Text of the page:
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Int J Mol Sci. 2018 Jan 8;19(1). pii: E187. doi: 10.3390/ijms19010187.

Protective Effects of Protocatechuic Acid on Seizure-Induced Neuronal Death.

Author information

1
Department of Physiology, College of Medicine, Hallym University, Chuncheon 24252, Korea. sshlee@hallym.ac.kr.
2
Department of Physiology, College of Medicine, Hallym University, Chuncheon 24252, Korea. bychoi@hallym.ac.kr.
3
Department of Physiology, College of Medicine, Hallym University, Chuncheon 24252, Korea. rnlduadkfk136@hallym.ac.kr.
4
Department of Physiology, College of Medicine, Hallym University, Chuncheon 24252, Korea. jd1422@hanmail.net.
5
Department of Physiology, College of Medicine, Hallym University, Chuncheon 24252, Korea. zxnm01220@gmail.com.
6
Department of Physiology, College of Medicine, Hallym University, Chuncheon 24252, Korea. bluesea3616@naver.com.
7
Faculty of Medical Sciences, Western University, London, ON N6A 5C1, Canada. sam8233157@gmail.com.
8
College of Medicine, Neurology, Hallym University, Chuncheon 24252, Korea. minwoo.lee.md@gmail.com.
9
College of Medicine, Neurology, Hallym University, Chuncheon 24252, Korea. hksong0@paran.com.
10
College of Medicine, Neurology, Hallym University, Chuncheon 24252, Korea. dohchi@naver.com.
11
Department of Physiology, College of Medicine, Hallym University, Chuncheon 24252, Korea. swsuh@hallym.ac.kr.

Abstract

Protocatechuic acid (PCA) is a type of phenolic acid found in green tea and has been shown to have potent antioxidant and anti-inflammatory properties. However, the effect of PCA on pilocarpine seizure-induced neuronal death in the hippocampus has not been evaluated. In the present study, we investigated the potential therapeutic effects of PCA on seizure-induced brain injury. Epileptic seizure was induced by intraperitoneal (i.p.) injection of pilocarpine (25 mg/kg) in adult male rats, and PCA (30 mg/kg) was injected into the intraperitoneal space for three consecutive days after the seizure. Neuronal injury and oxidative stress were evaluated three days after a seizure. To confirm whether PCA increases neuronal survival and reduced oxidative injury in the hippocampus, we performed Fluoro-Jade-B (FJB) staining to detect neuronal death and 4-hydroxynonenal (4HNE) staining to detect oxidative stress after the seizure. In the present study, we found that, compared to the seizure vehicle-treated group, PCA administration reduced neuronal death and oxidative stress in the hippocampus. To verify whether a decrease of neuronal death by PCA treatment was due to reduced glutathione (GSH) concentration, we measured glutathione with N-ethylmaleimide (GS-NEM) levels in hippocampal neurons. A seizure-induced reduction in the hippocampal neuronal GSH concentration was preserved by PCA treatment. We also examined whether microglia activation was affected by the PCA treatment after a seizure, using CD11b staining. Here, we found that seizure-induced microglia activation was significantly reduced by the PCA treatment. Therefore, the present study demonstrates that PCA deserves further investigation as a therapeutic agent for reducing hippocampal neuronal death after epileptic seizures.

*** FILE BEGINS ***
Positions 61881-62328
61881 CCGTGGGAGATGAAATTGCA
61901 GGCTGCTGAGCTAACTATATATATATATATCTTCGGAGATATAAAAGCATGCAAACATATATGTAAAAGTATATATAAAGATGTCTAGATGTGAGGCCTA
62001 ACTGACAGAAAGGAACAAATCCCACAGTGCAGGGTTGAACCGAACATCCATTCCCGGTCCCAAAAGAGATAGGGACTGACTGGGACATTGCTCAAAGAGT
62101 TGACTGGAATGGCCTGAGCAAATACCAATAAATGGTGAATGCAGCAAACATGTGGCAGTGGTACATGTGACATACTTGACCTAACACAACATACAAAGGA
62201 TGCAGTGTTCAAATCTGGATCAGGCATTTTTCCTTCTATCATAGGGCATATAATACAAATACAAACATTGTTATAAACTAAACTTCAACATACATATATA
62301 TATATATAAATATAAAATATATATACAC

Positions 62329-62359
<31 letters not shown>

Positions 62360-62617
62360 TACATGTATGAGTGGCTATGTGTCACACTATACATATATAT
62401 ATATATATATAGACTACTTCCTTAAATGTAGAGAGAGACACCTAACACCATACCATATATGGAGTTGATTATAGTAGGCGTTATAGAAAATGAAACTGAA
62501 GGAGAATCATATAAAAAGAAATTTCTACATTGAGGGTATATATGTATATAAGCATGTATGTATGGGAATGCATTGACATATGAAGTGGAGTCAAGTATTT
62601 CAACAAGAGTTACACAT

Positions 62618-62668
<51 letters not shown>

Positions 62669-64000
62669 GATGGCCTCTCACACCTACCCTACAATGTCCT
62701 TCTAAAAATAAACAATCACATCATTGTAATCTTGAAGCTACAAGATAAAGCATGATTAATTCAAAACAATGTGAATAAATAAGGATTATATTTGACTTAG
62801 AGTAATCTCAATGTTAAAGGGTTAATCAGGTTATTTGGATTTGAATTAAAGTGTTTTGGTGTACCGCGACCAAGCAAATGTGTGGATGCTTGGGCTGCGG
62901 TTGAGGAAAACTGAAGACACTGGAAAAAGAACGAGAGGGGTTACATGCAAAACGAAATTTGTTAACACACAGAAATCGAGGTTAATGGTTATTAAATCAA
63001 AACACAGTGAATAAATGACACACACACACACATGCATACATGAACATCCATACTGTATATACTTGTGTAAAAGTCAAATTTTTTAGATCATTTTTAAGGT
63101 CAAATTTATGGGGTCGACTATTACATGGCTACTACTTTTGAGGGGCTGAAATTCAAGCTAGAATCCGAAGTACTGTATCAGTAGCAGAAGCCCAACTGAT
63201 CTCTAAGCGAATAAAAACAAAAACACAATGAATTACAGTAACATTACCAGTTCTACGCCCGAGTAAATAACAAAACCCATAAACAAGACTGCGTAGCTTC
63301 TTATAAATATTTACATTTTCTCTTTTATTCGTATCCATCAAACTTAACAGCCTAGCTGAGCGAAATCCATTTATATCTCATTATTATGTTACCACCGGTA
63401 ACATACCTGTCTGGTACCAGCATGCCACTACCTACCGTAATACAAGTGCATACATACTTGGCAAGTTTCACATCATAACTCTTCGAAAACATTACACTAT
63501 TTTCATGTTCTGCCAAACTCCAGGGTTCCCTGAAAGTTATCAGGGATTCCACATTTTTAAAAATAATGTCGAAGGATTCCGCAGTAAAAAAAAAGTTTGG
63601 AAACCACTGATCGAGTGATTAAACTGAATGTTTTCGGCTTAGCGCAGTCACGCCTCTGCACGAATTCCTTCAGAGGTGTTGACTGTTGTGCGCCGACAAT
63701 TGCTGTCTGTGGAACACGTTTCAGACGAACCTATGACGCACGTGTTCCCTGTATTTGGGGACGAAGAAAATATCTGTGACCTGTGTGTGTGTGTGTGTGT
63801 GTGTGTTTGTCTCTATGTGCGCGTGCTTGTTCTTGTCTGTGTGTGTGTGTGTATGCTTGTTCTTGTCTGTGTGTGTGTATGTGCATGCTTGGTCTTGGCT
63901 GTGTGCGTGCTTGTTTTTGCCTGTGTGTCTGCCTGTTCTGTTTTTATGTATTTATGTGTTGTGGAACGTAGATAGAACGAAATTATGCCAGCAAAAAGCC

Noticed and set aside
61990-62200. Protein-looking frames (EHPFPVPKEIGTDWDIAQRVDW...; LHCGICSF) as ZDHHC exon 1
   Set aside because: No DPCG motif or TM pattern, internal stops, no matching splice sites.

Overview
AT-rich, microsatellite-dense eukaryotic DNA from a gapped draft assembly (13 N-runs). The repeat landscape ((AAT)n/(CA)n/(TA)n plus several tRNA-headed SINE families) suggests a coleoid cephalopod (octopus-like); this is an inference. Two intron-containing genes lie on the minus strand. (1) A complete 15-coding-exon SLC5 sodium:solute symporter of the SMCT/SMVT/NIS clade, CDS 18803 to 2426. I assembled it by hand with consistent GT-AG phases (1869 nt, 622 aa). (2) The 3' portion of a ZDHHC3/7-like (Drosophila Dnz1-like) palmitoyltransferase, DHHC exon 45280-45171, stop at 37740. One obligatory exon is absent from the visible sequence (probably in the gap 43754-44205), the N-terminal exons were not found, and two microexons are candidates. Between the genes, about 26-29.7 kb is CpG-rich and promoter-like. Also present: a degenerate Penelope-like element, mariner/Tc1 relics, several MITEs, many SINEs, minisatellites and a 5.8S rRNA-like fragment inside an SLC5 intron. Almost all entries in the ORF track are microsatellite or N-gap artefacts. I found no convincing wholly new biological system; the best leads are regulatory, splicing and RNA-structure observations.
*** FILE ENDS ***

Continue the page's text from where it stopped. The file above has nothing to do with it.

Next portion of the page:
KEYWORDS:

epilepsy; microglia; neuron death; oxidative stress; pilocarpine; protocatechuic acid

PMID:
29316696
PMCID:
PMC5796136
DOI:
10.3390/ijms19010187
[Indexed for MEDLINE]
Free PMC Article

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